Redemption was a video label that began in the UK in 1993, and immediately ran into problems with the British censors. Their 1994 submission of THE FEMALE VAMPIRE lost 06:12 at the hands of the BBFC, before they awarded it an 18-rating.
In 1995, they launched in Holland and Australia (through Siren) with the promise that the films could now be seen uncut in the free world. This turned out to be true for Holland, but unfortunately not for Australia.
TOMBS OF THE BLIND DEAD (1971) and VIRGIN AMONG THE LIVING DEAD (1971) were two other Redemption titles that were banned by the OFLC. Siren censored both of these for R-ratings; however, THE FEMALE VAMPIRE was never resubmitted.
In January 1978, a 69m print of LA FESSEE was censored by 15.00-meters (00:32) for an R-rating. The cuts were made to remove 'indecency'. Pre-censor cuts of 484.23-meters (17:39) had already been made prior to submission.
Consolidated Exhibitors was the applicant.
In February 1985, Filmways had an 87m videotape of THE FINAL EXECUTIONER banned because of 'gratuitous sexual violence'.
A censored 85m version was passed in June 1985. The R-rating was awarded for sex and violence, which were both described as:
The actual running time of the censored Filmways VTC/K-TEL Video release was 87:58.
Review by Matt
Despite THE FINAL EXECUTIONER being banned for gratuitous sexual violence I have always thought the Filmways VTC tape was uncut as it contains the rape scene that was censored in some overseas prints. I finally picked up a copy of the U.S. MGM/UA Home Video release and can confirm that the Australian version has been censored, but for a very strange reason.
From approximately 28 to 30 minutes, the Filmways VTC tape contains a scene where a girl is raped and murdered. Melvin (one of the gang members) pulls her to the ground, rips open her top to expose her breasts, and then rapes her. The rest of the gang look on. Finally, the youngest member of the gang shoots her dead in the chest. This scene is the same as the uncut U.S. tape.
CENSORED SCENE #1
The scene that was removed in the Australian version should take place around the 54-minute mark. See images below.
Before (in Australian version): The hero is hiding in a cellar and looks out as the legs of a guard pass by.
Censored at 53:50 (02:25 removed) – One of the guards is shown putting out a call for help. The young gang member (who previously shot the girl) is shown wired up to a machine as Edra looks on. We are shown that he is watching a replay of Melvin’s rape of the girl, which plays on a TV screen in black and red. The scene continues going back and forth between the screen and Edra and the boy, before Edra kicks out Louis.
Despite 02:25 being removed, only around 35s consists of the rape scene. I may have missed something, but I could not work what the purpose was of watching the replay on the screen. In contrast to the actual rape where the gang is shown cheering Melvin on (uncut in the Australian tape), the TV screen replay shows the boy as distressed, and Edra and the gang looking on concerned (cut from the Australian tape). It is a mystery why this was removed and the earlier scene left complete.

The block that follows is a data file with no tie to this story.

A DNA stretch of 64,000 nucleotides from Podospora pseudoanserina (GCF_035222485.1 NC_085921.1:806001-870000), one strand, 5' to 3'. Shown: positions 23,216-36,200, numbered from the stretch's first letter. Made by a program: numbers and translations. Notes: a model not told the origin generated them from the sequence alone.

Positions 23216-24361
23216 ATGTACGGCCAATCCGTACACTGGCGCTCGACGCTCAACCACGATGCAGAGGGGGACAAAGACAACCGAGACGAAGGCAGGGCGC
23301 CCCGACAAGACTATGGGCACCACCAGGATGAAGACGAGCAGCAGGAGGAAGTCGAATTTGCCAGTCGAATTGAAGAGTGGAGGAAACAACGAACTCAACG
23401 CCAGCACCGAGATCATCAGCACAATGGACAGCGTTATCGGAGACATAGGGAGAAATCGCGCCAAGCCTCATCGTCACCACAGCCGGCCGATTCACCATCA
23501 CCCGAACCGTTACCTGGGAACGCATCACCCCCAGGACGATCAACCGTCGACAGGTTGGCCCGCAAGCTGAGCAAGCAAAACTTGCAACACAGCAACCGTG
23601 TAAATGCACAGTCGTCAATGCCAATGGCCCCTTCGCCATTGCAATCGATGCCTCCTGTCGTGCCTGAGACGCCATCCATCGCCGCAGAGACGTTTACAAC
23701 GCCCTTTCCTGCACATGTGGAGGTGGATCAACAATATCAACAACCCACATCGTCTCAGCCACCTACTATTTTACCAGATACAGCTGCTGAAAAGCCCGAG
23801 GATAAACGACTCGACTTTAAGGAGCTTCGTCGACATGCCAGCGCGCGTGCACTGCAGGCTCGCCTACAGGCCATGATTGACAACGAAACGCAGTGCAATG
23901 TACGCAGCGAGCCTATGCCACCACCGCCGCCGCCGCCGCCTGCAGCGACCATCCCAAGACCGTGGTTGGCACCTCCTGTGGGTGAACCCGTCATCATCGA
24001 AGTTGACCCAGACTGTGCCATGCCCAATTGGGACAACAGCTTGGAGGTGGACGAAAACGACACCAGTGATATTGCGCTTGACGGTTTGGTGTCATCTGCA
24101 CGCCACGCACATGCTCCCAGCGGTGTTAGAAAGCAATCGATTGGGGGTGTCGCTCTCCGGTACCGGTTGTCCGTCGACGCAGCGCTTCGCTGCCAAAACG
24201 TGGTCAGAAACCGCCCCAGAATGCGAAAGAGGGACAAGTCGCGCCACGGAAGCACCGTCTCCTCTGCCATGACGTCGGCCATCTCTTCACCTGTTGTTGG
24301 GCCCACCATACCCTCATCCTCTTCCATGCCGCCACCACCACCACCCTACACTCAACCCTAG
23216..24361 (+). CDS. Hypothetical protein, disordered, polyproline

After (in Australian version): The guy in black leaves the room as the girl in the red dress enters.
CENSORED SCENE #2
There is a second brief cut of the same footage. Watch carefully and you can see image jump.
Before (in Australian version): Edra looks at the TV screen and says “I want to stay here a while”
Censored at 58:36 (00:02 removed) – Another shot of the rape scene on the TV screen.
After (in Australian version): Edra still stares at the screen.
One other difference that I noticed was that the credits of the Filmways VTC tape run 01:25 and play out over a still shot of the hero. Whilst the MGM/UA Home Video credits play out over a black background and run 01:39 because of the longer fadeout music.
The inclusion of the original (28m to 30m) rape scene is definitely strange. Maybe this was released by mistake, as the tape runs 87:58; when you quote the R-rated version as running only 85m. If the rape scene had been removed then this would get it down to 85m
Uncut MGM/UA Home Video = 94:17 NTSC (Approximately equivalent to
Censored Filmways VTC/K-TEL Video = 87:58 PAL
In September 1981, 14th Mandolin had a 1681.3-meter (61:17) 'pre-censor cut version' of THE FIRST TIME banned.
It was Refused Registration because of:
Other: Drug Abuse
In December 1981, a 1673.23-meter (60:59) 'reconstructed pre-censor cut
version' lost a further 50.40-meters (01:50) before being awarded an
R-rating. The cuts were made to remove sex, which was described as being:
The R-rating was awarded for sex, which was found to be:
Other: Sexual Violence
14th Mandolin released this tape on their King of video label.
In February 1984, a 73m tape of THE FIRST TIME was passed with an X-rating. This version was presumably uncut.
It was awarded for sex, which was now described as:
The X-rating was introduced in February 1984, making THE FIRST TIME one of the earliest titles to receive such a classification. Luhaze was the applicant.
In May 1978, a 2169.90-meter (79:05) print of A FISTFUL OF 44S was banned because of 'indecency and indecent violence'. A 2002.39-meter (72:59) 'reconstructed version' was passed with an R-rating in November 1978.
In both cases, 14th Mandolin was the applicant. In the early 1980s, they released the tape on their King of Video label. This ran 70:45 (PAL), and was presumably the same as the cut theatrical print.
In October 1984, 14th Mandolin’s release of FISTFUL OF 44s on King of Video was banned because of 'gratuitous and exploitative sexual violence'. The same reasons saw a copy refused in November 1985 that had been submitted by the Queensland Police.